To rein in the NSA for good, here's what's needed

If tech companies want less government snooping, what laws would they be likely to want passed -- or passed up?

Given that the NSA is unlikely to police itself and the lobbying pressure from Big Tech is nothing to sneeze at, the next step is tech-sponsored legislation to keep NSA snooping in line.

But what would such legislation look like, especially if Big Tech pressure was behind it?

There's already a bill that serves as a step in that direction: the USA Freedom Act (S.1599) sponsored by Senator Patrick J. Leahy (D - VT). This bill deals with some but not all of the major and most egregious aspects of the government's data-dragnet and surreptitious surveillance activities. Some of the fixes proposed in the bill:

  • Better privacy protections for accessing business records, and more judicious use of "pen registers" and "trap and trace devices" -- the latter being technical names for widely criticized surveillance techniques that harvest phone numbers. Audits about the effectiveness of the last two from 2010 through 2013 would also need to be conducted by the Inspector General of the Department of Justice.
  • Changes to the Foreign Intelligence Surveillance Court, which oversees requests for surveillance warrants. The proposed changes would allow for greater disclosure of the court's decisions, as well as an appeals process.
  • Making it all the more illegal to perform "reverse targeting," where data on American citizens is collected by way of harvesting data about foreign nationals.
  • The bill also yanks back the sunset provisions of the previous FISA Amendments Act of 2008, so that act's provisions end 2.5 years earlier (June of 2015 instead of December 2017).

There's still a great deal missing from the bill, as the Electronic Frontier Foundation pointed out -- especially when it comes to legal measures that concentrate on technical aspects of spying.

To that end, here are some ideas on what future tech-friendly amendments to the bill could include:

  • A ban on the use of surreptitious data-interception techniques that involve hijacking or misdirecting Internet traffic. This technique has been used several times now by both U.S. and U.K. spy agencies. Making such techniques explicitly illegal seems wise in the light of how easy it remains to misdirect Internet traffic on a global scale.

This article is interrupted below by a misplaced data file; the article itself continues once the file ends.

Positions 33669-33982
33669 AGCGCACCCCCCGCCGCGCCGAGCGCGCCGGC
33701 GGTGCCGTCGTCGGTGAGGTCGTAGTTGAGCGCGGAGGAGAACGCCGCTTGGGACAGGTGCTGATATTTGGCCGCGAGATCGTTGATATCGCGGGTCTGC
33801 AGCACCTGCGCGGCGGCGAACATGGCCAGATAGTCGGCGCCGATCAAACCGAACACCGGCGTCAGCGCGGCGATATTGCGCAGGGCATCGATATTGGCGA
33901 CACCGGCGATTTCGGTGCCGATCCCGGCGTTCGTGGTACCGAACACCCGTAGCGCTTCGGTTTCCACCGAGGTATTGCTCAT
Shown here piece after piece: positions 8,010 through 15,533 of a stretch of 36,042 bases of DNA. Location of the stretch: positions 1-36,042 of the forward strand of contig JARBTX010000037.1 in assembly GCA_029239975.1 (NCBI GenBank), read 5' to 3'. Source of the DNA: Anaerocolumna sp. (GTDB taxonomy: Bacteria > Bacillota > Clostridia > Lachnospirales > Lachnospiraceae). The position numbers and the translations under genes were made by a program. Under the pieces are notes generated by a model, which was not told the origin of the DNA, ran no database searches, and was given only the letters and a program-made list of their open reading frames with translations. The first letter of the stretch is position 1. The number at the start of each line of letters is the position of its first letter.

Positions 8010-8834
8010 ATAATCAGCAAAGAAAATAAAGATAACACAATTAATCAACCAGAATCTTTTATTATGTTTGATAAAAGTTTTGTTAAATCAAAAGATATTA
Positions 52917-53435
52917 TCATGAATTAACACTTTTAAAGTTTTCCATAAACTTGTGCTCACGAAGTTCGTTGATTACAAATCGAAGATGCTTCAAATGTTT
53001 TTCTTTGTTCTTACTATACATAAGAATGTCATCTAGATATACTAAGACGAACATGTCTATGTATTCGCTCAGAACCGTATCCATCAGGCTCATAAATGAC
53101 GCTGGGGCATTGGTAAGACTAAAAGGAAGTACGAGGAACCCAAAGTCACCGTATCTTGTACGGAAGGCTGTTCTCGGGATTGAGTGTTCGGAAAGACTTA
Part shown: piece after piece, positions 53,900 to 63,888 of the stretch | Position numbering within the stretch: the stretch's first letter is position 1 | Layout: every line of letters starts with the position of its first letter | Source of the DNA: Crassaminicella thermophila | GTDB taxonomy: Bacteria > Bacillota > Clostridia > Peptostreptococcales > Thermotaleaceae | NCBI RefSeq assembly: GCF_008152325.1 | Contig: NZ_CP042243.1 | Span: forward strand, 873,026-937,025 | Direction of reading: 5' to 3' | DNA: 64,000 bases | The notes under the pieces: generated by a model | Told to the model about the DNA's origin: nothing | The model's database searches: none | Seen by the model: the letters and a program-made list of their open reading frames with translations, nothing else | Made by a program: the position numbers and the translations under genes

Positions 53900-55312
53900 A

• The freedom for ISPs to notify their customers, or the public generally, about surveillance, and have more flexible handling of gag orders over such issues. It was bad enough that Lavabit and Silent Circle opted to shut down their encrypted email services rather than comply with government orders to hand over encryption information; it was even worse that they couldn't talk about it openly. Such a measure would have impact far beyond tech companies, of course, but they have been among the loudest to protest not being able to discuss government data requests.
  • Some way of dealing with how the NSA worked to surreptitiously weaken encryption standards. One possible method would be ensuring that all encryption standards with NSA support be audited independently of any government agency for a certain period of time. This part would be particularly tough, given the amount of time needed to establish confidence in a given cryptographic method.

What specific demands get made are also likely to be shaped by the nature of the tech companies in question. Among the companies that sent their open letter to Washington, none is a mobile provider or a common carrier. It's an open question if that's because if such a move would further complicate their already-thorny relationships with the government or because carriers and providers are at odds with each other and see little reason to share a mission -- even one this broad.

This article, "To rein in the NSA for good, here's what's needed," was originally published at InfoWorld.com. Get the first word on what the important tech news really means with the InfoWorld Tech Watch blog. For the latest business technology news, follow InfoWorld.com on Twitter.

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